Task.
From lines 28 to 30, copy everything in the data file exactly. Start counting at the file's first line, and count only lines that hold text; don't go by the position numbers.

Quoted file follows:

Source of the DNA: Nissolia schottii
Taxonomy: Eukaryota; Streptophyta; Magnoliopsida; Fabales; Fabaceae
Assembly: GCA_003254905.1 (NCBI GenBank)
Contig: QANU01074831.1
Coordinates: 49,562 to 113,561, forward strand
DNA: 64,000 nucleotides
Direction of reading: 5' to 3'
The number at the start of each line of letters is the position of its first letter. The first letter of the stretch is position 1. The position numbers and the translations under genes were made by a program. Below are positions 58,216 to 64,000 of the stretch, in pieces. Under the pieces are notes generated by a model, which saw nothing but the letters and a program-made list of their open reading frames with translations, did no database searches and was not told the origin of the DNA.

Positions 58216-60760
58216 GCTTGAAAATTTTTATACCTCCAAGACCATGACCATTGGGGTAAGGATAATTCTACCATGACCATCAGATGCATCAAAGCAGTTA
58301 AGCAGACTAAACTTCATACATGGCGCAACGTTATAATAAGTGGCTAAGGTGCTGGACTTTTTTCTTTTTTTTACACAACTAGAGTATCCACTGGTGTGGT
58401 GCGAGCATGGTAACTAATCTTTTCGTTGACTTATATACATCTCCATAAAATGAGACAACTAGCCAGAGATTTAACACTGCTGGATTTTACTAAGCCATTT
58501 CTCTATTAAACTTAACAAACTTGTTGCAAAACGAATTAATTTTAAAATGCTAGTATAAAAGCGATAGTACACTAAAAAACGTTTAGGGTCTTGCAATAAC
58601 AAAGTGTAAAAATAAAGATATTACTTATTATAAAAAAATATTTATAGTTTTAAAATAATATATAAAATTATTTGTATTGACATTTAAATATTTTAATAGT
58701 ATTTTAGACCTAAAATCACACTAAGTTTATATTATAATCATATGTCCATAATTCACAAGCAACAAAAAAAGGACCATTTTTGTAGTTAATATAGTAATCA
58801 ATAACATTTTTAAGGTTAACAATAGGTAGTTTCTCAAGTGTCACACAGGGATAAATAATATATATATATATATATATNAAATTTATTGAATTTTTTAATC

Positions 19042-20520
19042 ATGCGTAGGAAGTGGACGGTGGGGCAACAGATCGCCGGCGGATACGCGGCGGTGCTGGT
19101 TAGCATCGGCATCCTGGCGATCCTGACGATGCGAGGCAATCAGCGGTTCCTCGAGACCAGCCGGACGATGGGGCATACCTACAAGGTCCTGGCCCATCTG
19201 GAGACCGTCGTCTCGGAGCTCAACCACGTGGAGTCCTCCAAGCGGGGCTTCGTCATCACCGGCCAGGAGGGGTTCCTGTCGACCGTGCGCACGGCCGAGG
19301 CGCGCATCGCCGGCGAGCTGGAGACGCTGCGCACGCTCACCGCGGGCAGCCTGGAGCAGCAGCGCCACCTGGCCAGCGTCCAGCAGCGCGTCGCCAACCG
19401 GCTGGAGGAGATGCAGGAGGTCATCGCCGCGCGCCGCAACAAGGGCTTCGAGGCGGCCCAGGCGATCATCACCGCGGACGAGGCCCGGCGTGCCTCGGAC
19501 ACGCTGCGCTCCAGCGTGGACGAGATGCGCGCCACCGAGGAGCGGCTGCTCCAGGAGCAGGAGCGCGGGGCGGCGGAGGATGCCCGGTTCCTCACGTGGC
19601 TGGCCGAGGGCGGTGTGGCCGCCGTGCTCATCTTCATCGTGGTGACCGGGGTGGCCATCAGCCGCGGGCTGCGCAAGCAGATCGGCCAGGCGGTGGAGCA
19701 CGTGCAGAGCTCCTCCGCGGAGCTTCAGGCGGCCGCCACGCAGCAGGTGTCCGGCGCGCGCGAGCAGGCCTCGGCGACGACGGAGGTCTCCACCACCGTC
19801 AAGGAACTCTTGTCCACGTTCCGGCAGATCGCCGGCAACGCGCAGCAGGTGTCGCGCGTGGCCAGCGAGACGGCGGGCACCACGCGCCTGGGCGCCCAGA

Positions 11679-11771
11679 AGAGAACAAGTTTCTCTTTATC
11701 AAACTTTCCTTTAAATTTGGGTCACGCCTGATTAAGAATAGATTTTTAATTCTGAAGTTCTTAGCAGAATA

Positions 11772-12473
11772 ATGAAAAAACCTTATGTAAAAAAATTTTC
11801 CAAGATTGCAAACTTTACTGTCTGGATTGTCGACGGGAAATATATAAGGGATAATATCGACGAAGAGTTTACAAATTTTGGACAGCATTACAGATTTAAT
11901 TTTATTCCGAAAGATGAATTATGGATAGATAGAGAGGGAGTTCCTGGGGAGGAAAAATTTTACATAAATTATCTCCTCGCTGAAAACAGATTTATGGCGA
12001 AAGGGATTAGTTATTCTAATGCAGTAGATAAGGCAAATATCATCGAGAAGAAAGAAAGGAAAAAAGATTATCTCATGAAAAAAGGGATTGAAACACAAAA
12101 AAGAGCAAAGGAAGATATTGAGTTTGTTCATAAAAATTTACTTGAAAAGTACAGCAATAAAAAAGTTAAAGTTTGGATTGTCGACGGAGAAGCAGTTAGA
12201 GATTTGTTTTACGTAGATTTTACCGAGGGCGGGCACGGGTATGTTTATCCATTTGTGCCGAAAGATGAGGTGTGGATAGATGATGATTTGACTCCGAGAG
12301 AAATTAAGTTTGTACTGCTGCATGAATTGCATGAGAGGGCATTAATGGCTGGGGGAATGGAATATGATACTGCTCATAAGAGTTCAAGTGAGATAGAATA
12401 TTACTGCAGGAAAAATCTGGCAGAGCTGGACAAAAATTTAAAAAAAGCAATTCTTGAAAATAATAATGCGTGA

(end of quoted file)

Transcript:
11679 AGAGAACAAGTTTCTCTTTATC
11701 AAACTTTCCTTTAAATTTGGGTCACGCCTGATTAAGAATAGATTTTTAATTCTGAAGTTCTTAGCAGAATA

Positions 11772-12473